“There’s a crack in everything. That’s how the light gets in.”

—Leonard Cohen, “Anthem”

I recognized the disconnect in myself only a few weeks after the pandemic started. Ten, sometimes twelve, hours a day, I supported women who felt lost, anxious, and uncertain. These women were searching for a way to bring sense to a chaotic world. I felt grateful, blessed, fulfilled that I could serve as a beacon through my teaching and mentoring. The work was so satisfying. But as soon as I took off my “professional” hat, the “high” feelings I experienced during the day gave way to fear, worry, and uncertainty. The “cracks” in my façade surfaced to reveal the gap between professional Michal and off-the-clock Michal.

I brought this gap into my Reiki and meditation practice and asked for guidance. The answer I received urged me to seek support. Over the years, I have worked with life coaches, mentors, and therapists. But not recently. So I reached out to a therapist I like, and we’ve been meeting weekly on Zoom ever since.

What I love most about these weekly conversations is that I can be totally human, totally myself, totally imperfect. Allowing myself to have a weekly supportive space to be messy and human helps me to charge my emotional batteries. Honoring the imperfection in myself allows me to continue being in service of others.

Giving myself permission to be human does not come naturally to me. Growing up, I would do anything to feel more loved by my parents. The best strategy I figured out was not to fail. To work hard and get good grades so I could get lots of compliments about what a good girl I was!

In my blog, “Don’t tell me to be a good girl,” I shared how the pressure of perfectionism led me to cheat on a national competition and win a prize.

But enough about me. Let’s talk about you.

If you are a mom, the pandemic might have forced you to be your children’s everything. You’re teacher, planner, organizer, entertainer, sitter, therapist…on top of all your other roles as a mom. You try to stay optimistic. You try to be patient. When you lose it (because who wouldn’t?), you hate yourself.

What does “Be human. Be imperfect” look like for you?

If you are a teacher, you might be struggling with the pressure of maintaining routine amidst uncertainty. You’re sick and tired of virtual learning. But trying to stay safe in a physical school environment is no easier. Marks on the ground. Masks on the faces. You keep your cool so you can be there for your students. But it takes a lot of effort.

What does “Be human. Be imperfect” look like for you?

If you are dealing with loss, whether a loved one, a job, or another type of loss, you might be in a bad place emotionally. You’re barely keeping your head above water. When you can’t bring yourself to feel hopeful, you feel like a failure.

What does “Be human. Be imperfect” look like for you?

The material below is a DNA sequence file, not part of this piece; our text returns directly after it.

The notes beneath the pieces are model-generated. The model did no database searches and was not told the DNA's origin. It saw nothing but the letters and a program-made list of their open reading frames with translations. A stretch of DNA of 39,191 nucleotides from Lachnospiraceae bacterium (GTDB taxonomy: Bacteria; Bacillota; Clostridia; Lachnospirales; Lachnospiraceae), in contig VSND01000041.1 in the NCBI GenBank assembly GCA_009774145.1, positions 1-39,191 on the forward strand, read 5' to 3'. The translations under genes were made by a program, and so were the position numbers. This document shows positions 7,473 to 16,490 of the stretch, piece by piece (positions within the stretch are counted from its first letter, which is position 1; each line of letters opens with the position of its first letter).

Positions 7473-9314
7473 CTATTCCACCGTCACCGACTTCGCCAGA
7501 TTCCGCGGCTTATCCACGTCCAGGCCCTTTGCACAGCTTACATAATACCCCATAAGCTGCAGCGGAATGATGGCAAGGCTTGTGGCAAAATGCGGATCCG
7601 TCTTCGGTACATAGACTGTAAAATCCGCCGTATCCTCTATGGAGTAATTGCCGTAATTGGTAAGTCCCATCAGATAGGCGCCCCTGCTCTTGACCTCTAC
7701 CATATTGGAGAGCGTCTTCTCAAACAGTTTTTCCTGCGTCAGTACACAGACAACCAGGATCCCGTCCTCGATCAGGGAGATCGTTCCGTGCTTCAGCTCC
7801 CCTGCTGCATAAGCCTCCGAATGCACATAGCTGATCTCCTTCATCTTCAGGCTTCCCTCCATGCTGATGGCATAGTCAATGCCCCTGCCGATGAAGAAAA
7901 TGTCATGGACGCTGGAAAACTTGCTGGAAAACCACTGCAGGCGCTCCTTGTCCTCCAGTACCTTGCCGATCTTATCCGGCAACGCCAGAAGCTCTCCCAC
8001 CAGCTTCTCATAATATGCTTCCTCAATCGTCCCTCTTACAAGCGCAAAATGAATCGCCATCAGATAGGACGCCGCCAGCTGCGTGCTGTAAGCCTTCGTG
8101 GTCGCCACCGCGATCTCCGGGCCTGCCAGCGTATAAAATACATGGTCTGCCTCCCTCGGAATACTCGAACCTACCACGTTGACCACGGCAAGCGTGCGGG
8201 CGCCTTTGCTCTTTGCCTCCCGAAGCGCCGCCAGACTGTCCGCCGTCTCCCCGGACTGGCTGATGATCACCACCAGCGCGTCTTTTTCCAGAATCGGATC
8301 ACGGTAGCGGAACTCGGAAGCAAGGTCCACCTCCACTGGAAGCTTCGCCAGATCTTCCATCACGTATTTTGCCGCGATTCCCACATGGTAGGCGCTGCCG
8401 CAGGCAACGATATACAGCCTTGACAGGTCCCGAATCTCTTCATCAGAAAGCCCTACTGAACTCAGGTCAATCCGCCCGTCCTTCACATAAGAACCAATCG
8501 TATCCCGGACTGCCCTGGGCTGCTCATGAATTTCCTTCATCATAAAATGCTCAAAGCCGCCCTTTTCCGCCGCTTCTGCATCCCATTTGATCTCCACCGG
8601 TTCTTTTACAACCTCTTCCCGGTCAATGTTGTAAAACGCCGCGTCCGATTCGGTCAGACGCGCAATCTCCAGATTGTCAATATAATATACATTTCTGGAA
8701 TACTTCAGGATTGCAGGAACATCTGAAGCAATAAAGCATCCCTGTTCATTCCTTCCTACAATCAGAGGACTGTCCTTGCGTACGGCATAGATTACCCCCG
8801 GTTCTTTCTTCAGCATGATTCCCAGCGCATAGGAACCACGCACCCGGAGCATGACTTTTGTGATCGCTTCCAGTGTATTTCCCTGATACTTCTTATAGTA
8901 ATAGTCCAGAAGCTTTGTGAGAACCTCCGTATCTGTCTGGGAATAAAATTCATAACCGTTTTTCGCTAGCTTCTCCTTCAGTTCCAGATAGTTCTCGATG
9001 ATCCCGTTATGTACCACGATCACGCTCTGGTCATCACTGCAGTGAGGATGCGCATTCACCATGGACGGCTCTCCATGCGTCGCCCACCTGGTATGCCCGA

We spoke about me. We spoke about you. Now let’s speak about perfectionism.

“Perfectionism is not the same thing as striving to be your best.

Perfectionism is the belief that if we live perfect, look perfect, and act perfect, we can minimize or avoid the pain of blame, judgement, and shame. It’s a twenty ton shield that we lug around thinking it will protect us when, in fact, it’s the thing that’s really preventing us from flight.”

— Brené Brown, The Gifts of Imperfection

Perfectionism is a form of armor that gives us a false sense of protection from hurt. We think if people can’t see us as we really are, they can’t hurt us. So we walk around with an “I am perfect” sign on our foreheads. But the only thing this sign protects us from is being seen. It’s time to stop caring about what other people think and have the courage to be seen as human and imperfect.

Let’s break it down. What can you do more—and what can you do less—to train your “imperfect” muscle?

What do you need to DO LESS of?

  • Caring for what others think
  • Making up stories in your head
  • Striving to earn approval and acceptance
  • Comparing yourself to others
  • Doing the “right” thing
  • Having unrealistic expectations
  • Pleasing people
  • Living with regrets
  • Feeling guilt (“I did something bad”)
  • Feeling shame (“I am bad”)

What do you need to DO MORE of?

I could make a long list. But it all comes down to this:

  • Self-love
  • Self-compassion

Connect to the softer, more tender place within you, the place where compassion lives. Even if you are habitually closed off (and many of us are), set an intention to open up your heart and bring in compassion.

Bring compassion to yourself. Talk to yourself as if you are talking with your best friend who feels like a failure but who only failed to be perfect. Give yourself the same love you would give to your friend by saying, “I know you’re upset. You worked so hard, and you wanted things to be perfect. But you’re not a superwoman. You’re human. I know you’re hurting. But it’s time to bring yourself compassion.”

The “Shift to Love” guided visualization I created can help you connect with love and compassion. You can access the guided visualization here.

Perfectionism is not a way of thinking.

It’s a way of being in the world.

What is one thing you can do today to become human and imperfect? Share in the comments.